Billy heard about it and told us there’s a sign outside of town that says, ” NO PEDDLERS,” which means we could get arrested. We’ll think of something else to do this year, but it will have to be legal.
Mary and Mark – Wanted Peddlers
Well, I have to quit for now. I’ll let you know how Billy’s party turns out.
(I wrote this story about a time when life was less complicated)
The corner window
I remember sitting in this old schoolhouse. I could look out the corner window in the back and see the changes in the seasons. Since it doubled as our country church, I spent six days a week here.
In this little building out in the middle of someone’s pasture, I learned about life here and everywhere else. I learned how to count as high as I would ever need to, and I learned to count my blessings.
I learned how people survived hardship and how some did not survive success. I learned the happiest people are those who truly care about others. I learned how to pray for strength, courage, and wisdom. I learned how to be humble, grateful, and compassionate.
I learned that nothing is forever, and life would be better if I learned to embrace change. I figured out that we all come from a long line of hardworking people, and we should be proud of our heritage.
This old building shaped my life. I wouldn’t be who I am if I hadn’t come here when it was too cold, or too hot. I learned everything from how to tie my shoes by watching my classmates, to what love is and isn’t from reading 1 Corinthians 13: 4-7.
I also know that learning and living are two different things. I can learn the lesson, but not live it. I can justify, argue, and spin my mistakes, but it doesn’t change the truth. Anyone who doesn’t hold me accountable does me no favors.
I’m an imperfect human being who was lucky enough to cross the threshold of this old building where I gazed out the corner window and saw a beautiful world, because that’s what I chose to see.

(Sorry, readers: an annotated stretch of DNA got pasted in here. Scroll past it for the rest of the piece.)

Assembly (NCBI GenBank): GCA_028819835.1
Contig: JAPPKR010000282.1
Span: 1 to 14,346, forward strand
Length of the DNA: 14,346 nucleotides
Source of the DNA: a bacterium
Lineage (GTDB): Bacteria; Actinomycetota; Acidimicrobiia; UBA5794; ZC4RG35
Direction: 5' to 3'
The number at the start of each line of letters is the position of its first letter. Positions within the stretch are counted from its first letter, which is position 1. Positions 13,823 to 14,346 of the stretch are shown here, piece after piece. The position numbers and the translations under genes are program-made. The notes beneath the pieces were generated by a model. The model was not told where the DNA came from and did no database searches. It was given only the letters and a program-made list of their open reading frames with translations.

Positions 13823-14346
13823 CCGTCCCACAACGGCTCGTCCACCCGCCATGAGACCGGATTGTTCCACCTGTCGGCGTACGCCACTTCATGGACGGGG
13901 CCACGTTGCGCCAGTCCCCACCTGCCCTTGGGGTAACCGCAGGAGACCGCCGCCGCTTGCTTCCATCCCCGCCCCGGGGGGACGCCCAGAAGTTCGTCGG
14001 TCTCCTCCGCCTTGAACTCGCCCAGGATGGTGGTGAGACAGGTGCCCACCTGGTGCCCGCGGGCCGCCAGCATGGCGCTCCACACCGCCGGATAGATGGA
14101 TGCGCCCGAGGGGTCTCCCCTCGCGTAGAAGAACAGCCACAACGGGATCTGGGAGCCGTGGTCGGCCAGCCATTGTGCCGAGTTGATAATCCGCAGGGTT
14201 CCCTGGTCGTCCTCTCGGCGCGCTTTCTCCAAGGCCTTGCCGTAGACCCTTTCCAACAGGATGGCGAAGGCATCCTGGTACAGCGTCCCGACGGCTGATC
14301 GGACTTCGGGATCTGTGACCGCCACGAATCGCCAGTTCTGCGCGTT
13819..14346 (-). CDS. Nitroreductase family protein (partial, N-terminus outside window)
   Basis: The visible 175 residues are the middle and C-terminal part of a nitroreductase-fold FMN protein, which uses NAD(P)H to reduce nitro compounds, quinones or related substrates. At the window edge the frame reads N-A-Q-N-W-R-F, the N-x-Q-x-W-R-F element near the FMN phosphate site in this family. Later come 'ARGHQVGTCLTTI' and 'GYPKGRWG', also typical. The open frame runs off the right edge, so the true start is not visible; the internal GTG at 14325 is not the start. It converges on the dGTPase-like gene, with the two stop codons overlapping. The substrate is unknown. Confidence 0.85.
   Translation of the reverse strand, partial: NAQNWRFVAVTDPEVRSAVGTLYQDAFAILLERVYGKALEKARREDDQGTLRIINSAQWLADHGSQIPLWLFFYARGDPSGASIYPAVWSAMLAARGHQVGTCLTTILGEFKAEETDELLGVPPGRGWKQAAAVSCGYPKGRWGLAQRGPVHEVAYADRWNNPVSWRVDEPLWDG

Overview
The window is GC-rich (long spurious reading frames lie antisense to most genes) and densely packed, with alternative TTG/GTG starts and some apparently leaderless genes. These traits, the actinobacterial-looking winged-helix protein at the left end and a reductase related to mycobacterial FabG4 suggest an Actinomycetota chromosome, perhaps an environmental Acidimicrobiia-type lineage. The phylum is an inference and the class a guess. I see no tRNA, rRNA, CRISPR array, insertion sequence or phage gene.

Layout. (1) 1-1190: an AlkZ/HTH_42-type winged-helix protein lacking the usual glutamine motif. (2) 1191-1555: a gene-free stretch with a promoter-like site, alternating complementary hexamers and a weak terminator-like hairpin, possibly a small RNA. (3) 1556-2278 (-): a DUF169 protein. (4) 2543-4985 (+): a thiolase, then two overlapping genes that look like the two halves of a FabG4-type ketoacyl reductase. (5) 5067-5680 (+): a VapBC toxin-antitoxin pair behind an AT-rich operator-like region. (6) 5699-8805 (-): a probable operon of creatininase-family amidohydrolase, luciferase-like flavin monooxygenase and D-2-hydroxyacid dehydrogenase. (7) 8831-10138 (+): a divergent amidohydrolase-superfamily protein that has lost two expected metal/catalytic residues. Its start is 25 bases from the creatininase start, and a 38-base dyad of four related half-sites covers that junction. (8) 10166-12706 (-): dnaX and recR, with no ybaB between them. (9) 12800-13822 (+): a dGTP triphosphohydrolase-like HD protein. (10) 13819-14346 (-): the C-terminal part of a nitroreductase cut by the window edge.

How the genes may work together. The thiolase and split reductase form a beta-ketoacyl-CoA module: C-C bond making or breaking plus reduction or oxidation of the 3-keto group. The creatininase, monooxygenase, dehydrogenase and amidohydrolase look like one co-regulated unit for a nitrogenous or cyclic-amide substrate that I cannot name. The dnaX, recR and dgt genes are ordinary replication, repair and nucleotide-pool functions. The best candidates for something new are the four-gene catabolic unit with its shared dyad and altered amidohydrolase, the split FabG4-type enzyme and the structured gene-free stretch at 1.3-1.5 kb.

This is a rerun about one of my favorite childhood memories…The lady always prefaces the little Murdo Girl stories…
Well, she wanted to write about her dog today. I thought we might get away from the brother, but we weren’t so fortunate. He may have to pay for her therapy someday. In any case, I left the story about Berferd in, because it’s rather charming.
I used to have a dog named Penny. One day, she had puppies in our coat closet. My mom told me I could keep one, so I picked out the one I thought was cutest and named him Scout.
“MOM!! Billy just stuck his head in my door and called me Clara Belle Barnsmell.”
Sorry, he wants to know what I’m doing and I told him it was none of his beeswax. My cousin Trice told me her brother Blake made her eat flies before she could have a popsicle. I sure hope Billy doesn’t hear about that!
Back to Scout.
When Scout was little, I went to California with my Dad. He flew back home in a few days, but I stayed most of the summer with my Aunt Vava and Uncle Bob. Dad bought me some new clothes before he left. Do you know what a shift dress is? It doesn’t have a waist. Dad told the store clerk that he had a shiftless daughter. He bought me two.
When I got back to Murdo, I hadn’t seen Scout for almost 3 months and I couldn’t wait to see him. I went outside and yelled heeere Scout, but he didn’t come. When I told Mom he wouldn’t come, she said it was because she had changed his name to Berferd. “He looks more like a Berferd,” she said. I went outside and yelled heere Berferd. Well here came the homeliest dog I have ever seen. My dog had grown up and he had black, white, grey and brown, wiry hair. He looked like he had fallen out of the ugly tree and hit every branch on the way down. I still loved that dog.
Murdo has shows uptown on Saturday and Sunday nights. (The same show both nights.) Berferd runs all over town, but on Saturday and Sunday nights he always knows there is a show, and he always goes. He lays at the top of the aisle and Mrs. Burns, who is the usher, shines a flashlight on him so the people don’t trip over him. Mrs. Burns is also the dental assistant and her husband, Mr. Willard Burns works at the Ford Garage and also runs the projector for the show.
Anyway, I usually go to the show one night and sometimes Dad goes if it’s a cowbyer movie (that’s what he calls westerns). All the kids always go to Sanderson’s Store before the show and buy penny candy. My Great Aunt Tet works there and sells it to us. When we first sit down in the show house, we see a cartoon, then news, and after that, the show.